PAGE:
God, spirituality, success in pushing our edges. Advice on our greatest, empowering venture.
One Friday night above the Arctic Circle, Rabbi Niles Goldstein decided to celebrate the Sabbath. He'd been dogsledding for a week in Alaska's Gates of the Arctic National Park, and by the light of the midnight sun "I took out two candles that I had packed back in New York and stuck them into the snow."
Still panting after his narrow escape from the bear, Goldstein began to wonder "who, or what, possesses the deep imagination and bold power to create such a seemingly unearthly being?" Fear of man eating beasts "is," he concluded, "merely a mask for our awe of God."
|Where's Your Edge?|
|It's different for everyone. Flirt with edges; find your own. Here's how.|
|Forsake the Familiar: Be like Buddha. A prince who had everything, he left it all behind enroute to enlightenment.|
|Get Lost: Really. Take the wrong off ramp. March headlong without a map.|
|Face Your Phobias: Acrophobia? Empire State Building, here you come.|
|Tell the Truth: To thine own self; then to whoever else needs to hear it. Sounds easy. Isn't.|
|Just Do It: Got a dream? Got a lot to lose? Getting short on time to make it all come true? Go!|
"We retreat" into drinking and darn well anything "to avoid thinking about death" and the other big stuff, Goldstein says.
In his book God at the Edge, the rabbi laces his own hair-raising adventures with stories of worldwide sages, saints and seers to reveal what he calls "a long history of people discovering God in unexpected, unusual, sometimes even uncomfortable contexts."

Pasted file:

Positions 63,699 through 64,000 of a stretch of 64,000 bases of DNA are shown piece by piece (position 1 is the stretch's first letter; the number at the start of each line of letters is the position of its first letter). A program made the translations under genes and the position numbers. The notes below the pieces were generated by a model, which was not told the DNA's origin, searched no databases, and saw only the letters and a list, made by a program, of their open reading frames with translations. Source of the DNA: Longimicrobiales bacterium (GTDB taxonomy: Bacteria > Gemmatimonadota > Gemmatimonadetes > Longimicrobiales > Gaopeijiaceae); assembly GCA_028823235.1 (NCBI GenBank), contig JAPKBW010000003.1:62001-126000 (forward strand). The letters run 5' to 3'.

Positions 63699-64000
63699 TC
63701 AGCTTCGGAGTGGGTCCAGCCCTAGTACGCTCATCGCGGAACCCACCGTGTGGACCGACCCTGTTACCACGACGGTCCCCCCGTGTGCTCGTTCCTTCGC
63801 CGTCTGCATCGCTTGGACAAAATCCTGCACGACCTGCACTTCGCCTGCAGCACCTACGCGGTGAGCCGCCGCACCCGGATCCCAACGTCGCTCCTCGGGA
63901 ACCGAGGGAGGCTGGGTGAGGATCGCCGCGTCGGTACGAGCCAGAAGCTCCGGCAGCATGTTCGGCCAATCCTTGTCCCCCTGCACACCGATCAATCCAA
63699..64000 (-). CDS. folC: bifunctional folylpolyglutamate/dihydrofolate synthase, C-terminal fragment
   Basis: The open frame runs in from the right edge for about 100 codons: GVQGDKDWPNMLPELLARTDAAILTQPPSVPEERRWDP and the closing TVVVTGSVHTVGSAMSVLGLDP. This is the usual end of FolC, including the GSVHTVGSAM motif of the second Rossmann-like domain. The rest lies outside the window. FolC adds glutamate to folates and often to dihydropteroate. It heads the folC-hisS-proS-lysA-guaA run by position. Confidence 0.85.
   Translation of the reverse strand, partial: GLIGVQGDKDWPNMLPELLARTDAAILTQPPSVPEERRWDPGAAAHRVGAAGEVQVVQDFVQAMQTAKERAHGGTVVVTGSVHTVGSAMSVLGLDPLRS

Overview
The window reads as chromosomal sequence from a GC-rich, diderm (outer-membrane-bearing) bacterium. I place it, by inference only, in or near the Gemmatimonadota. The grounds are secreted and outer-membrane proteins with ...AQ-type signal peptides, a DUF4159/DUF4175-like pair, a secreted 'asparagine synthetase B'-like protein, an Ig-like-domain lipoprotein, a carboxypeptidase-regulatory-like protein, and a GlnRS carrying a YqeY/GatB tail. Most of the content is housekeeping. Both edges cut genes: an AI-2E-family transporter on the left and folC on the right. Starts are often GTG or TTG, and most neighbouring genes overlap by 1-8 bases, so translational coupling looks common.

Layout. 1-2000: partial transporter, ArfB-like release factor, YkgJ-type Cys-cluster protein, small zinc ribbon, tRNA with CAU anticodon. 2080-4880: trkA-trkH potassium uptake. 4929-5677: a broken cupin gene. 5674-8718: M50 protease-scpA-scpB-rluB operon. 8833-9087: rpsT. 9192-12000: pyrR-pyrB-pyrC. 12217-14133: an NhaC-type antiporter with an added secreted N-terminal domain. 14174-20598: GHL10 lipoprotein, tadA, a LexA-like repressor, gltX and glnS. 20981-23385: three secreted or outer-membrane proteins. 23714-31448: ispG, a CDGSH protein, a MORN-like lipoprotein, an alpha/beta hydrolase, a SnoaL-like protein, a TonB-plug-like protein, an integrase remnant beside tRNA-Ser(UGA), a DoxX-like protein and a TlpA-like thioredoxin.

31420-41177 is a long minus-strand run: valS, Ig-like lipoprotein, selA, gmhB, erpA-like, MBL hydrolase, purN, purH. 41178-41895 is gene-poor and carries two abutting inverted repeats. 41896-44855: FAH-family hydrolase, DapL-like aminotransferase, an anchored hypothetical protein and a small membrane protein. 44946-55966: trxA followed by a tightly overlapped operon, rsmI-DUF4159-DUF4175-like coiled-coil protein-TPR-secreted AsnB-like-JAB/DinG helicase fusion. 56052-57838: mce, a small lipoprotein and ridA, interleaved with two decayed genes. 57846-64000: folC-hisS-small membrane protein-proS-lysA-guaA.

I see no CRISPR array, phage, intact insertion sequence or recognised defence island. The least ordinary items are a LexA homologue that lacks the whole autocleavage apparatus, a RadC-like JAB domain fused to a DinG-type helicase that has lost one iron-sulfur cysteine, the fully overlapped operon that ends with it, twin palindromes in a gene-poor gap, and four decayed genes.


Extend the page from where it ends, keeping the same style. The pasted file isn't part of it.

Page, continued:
He uses "edge" as a metaphor, he says.
"You don't have to have the kind of extreme experiences I had" in order to reach your own edge. "You don't have to go to a particular geographical location. The `edge' is anyplace where the finite collides with the infinite, whether it's a life transition, the breakup of a relationship or whatever," Goldstein says. "If you sit honestly with it, life itself is the greatest adventure."
Comfort and cash are among the building blocks in our soft, sweet buttress of denial, says the rabbi.
In his book, he conjures St. John of the Cross, the Baal Shem Tov, Goya, and others who walked the line, including Kierkegaard, whom he admiringly calls "a straight shooter."
When Goldstein roamed Central Asia delivering care packages and sermons to secret Jewish communities, he slipped past border guards and, caught, faced interrogation in the back of beyond. That night, and the night he spent in jail after raising hell in a Manhattan pub, he couldn't run away. But we should avoid the temptation to run in any case, he urges.
"In the shadows is where you find God."
- Next >>